Spieth and Thomas provided a big, emotional lift with a win that averted a European sweep of the morning’s matches and came up with another big win in the afternoon, as did Bubba Watson and Webb Simpson, who beat Sergio Garcia and Alex Noren. But it was Spieth and Thomas who battled down the stretch, both times against a pairing that included Ian Poulter.
“Ian pounded his chest this morning, and I was waiting for the right moment [to strut],” Spieth told NBC after the second match. “To win the match this afternoon felt like the right time.
“Clearly we’re down four points, so in the scheme of things, we shouldn’t necessarily be celebrating, but for us two to get that point and the way that we played today and the battle that we had with those guys [Jon Rahm and Rory McIlroy] both matches, it was emotional. It was awesome. It feels like you’re competing on a Sunday in a major every single hole in the Ryder Cup.”
Team USA has its work cut out for it, though, and Spieth acknowledged that. Sunday’s format switches to singles and all 12 golfers on each side play a full round with 12 points up for grabs. The U.S. needs to reach 14 points to retain the Cup; Europe needs 14½.
Sunday’s pairings were announced a few hours after play ended Saturday. The day will begin with Justin Thomas vs. Rory McIlroy at 6:05 a.m. Eastern time. The rest of the schedule:
6:17 a.m.: Paul Casey vs. Brooks Koepka
6:29 a.m.: Webb Simpson vs. Justin Rose
6:41 a.m.: Tiger Woods vs. Jon Rahm
6:53 a.m.: Tony Finau vs. Tommy Fleetwood
7:05 a.m.: Dustin Johnson vs. Ian Poulter
7:17 a.m.: Jordan Spieth vs. Thorbjorn Olesen
7:29 a.m.: Rickie Fowler vs. Sergio Garcia
7:41 a.m.: Phil Mickelson vs. Francesco Molinari
7:53 a.m.: Patrick Reed vs. Tyrrell Hatton
8:05 a.m.: Bubba Watson vs. Henrik Stenson
8:17 a.m.: Bryson DeChambeau vs. Alex Noren
“Our match was big and we knew we needed a win to stay four points down going into singles and we did. I feel like our team in singles is very solid,” Spieth said of Saturday’s afternoon match. “ . . . Obviously, we’d like to be in the lead, but I really like this team. If we have any team that can be down four [and win], this one can do it.”
Spieth and Thomas salvaged a victory over Poulter and Rahm in the last of the early matches Saturday morning when, with teammates and coaches looking and a good-luck belly rub from Phil Mickelson waiting, Thomas made a clutch putt for a 2-and-1 win that gave the U.S. a glimmer of hope as it trailed Europe, 8-4, going into the later matches.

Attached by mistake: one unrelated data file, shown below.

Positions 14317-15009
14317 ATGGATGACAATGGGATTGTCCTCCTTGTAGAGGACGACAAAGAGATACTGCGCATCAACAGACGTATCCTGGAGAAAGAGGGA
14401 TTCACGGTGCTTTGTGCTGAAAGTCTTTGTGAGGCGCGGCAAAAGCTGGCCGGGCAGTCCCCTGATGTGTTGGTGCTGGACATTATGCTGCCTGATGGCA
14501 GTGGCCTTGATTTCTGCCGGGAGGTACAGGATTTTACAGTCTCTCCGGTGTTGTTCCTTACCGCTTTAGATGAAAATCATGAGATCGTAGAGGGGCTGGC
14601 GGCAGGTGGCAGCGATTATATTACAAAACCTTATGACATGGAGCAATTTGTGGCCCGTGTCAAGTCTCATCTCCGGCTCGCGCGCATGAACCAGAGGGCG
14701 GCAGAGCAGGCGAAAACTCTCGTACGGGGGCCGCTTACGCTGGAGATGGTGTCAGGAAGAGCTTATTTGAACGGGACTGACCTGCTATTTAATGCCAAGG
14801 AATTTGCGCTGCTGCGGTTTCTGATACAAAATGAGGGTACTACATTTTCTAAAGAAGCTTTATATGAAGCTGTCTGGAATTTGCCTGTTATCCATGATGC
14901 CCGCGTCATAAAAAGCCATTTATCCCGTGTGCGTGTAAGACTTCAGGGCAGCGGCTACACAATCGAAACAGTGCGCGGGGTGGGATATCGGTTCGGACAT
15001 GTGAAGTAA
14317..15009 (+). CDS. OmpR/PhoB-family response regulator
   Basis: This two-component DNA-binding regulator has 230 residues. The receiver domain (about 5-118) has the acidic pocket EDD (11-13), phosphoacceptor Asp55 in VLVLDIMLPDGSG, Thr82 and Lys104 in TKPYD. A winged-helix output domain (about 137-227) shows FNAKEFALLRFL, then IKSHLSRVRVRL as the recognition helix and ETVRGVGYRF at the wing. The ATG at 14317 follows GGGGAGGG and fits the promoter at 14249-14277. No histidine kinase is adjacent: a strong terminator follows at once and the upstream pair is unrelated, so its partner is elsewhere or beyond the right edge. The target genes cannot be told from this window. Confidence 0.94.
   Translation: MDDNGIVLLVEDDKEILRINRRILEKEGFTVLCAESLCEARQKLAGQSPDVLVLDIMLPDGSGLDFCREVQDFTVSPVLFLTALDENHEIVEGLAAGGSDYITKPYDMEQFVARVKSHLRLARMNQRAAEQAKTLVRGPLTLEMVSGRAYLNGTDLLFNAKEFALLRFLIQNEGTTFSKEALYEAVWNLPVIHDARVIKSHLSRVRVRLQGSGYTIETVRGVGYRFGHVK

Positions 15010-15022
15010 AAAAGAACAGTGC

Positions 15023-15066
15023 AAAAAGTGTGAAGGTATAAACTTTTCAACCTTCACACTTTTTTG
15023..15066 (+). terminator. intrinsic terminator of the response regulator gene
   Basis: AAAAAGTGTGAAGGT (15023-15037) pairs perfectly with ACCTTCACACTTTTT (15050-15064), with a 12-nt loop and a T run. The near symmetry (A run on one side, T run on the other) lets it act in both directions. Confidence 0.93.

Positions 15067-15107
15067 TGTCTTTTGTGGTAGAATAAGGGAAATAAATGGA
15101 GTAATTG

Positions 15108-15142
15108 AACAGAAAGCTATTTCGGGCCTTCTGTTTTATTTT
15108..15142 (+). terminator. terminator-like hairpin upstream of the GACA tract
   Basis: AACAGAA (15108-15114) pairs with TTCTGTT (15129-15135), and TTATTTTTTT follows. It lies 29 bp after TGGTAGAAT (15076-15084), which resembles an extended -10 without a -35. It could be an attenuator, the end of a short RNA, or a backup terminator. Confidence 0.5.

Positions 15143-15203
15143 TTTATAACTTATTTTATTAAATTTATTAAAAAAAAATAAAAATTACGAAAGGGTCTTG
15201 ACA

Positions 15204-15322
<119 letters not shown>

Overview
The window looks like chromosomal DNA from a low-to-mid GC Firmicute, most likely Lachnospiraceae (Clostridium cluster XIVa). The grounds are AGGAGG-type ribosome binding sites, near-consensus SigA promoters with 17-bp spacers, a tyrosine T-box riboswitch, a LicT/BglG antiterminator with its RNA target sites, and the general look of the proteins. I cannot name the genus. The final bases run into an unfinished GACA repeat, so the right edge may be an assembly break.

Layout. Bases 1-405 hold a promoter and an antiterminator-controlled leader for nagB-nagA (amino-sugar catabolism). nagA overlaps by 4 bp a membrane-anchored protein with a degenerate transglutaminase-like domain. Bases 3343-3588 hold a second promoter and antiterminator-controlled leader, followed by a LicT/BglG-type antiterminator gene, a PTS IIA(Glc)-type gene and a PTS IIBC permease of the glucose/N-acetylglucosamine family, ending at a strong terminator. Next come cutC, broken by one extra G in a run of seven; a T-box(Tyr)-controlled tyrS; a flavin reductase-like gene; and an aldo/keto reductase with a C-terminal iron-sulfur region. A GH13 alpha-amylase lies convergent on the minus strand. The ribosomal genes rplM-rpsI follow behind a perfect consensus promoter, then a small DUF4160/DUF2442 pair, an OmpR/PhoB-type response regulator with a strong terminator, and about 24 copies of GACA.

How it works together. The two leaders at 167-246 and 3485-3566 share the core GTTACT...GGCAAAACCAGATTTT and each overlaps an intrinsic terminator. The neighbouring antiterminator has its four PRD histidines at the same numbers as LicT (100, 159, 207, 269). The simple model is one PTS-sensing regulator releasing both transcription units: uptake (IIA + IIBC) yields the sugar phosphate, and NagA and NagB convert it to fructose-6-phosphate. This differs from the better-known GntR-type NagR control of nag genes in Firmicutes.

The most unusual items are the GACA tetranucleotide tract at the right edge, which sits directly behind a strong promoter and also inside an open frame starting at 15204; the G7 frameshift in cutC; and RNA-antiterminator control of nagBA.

U.S. captain Jim Furyk elected not to disrupt his pairings from Friday, altering only the golfers' order of play and in the early four-ball matches, there was precious little magic to be found for the U.S., or for Woods, who won a stirring victory less than a week ago in the Tour Championship.
Tony Finau, paired with Brooks Koepka, rallied the U.S., winning three straight holes at one point, but the putting of Garcia, paired with McIlroy, carried the European duo to a 2-and-1 victory that marked the sixth straight point for Europe.
“I think we gelled and that’s what you need in four-ball,” Garcia said in an NBC interview. McIlroy acknowledged he “didn’t have my best stuff out there this morning, but Sergio was encouraging me. His passion for the Ryder Cup is second to none and it was pretty infectious.”
That gave Europe a 6-3 lead that grew to 7-3 when Paul Casey and Tyrrell Hatton topped Dustin Johnson and Rickie Fowler 3 and 2. Molinari and Fleetwood stuffed Woods and Patrick Reed for an 8-3 lead and earned the “Moliwood” nickname.
Molinari (who nearly had a hole in one at one point) and Fleetwood fired up the team and the crowd at Le Golf National just outside Paris. Back at home, where his wife is expecting a baby, Molinari’s golfer brother, Edoardo, talked a little trash.
Only last week, crowds were roaring for Woods when he won the Tour Championship, but Woods missed a 20-foot putt that would have extended the match, with Molinari and Fleetwood winning and maintaining the pressure on the U.S. from the 5-3 lead Europe took Friday.
“Massively important,” Molinari said, when asked how important it was to keep pushing. “Obviously, we were super happy yesterday but the message was to keep pushing.”
Spieth and Thomas did just that, as did Watson and Simpson. The U.S. knows it will need a big day Sunday, but at least Molinari and Fleetwood will be separated.
“The idea,” Spieth said, “is to take care of your match in front of you. You look at the scoreboard, you start counting points up it does no good for us.”
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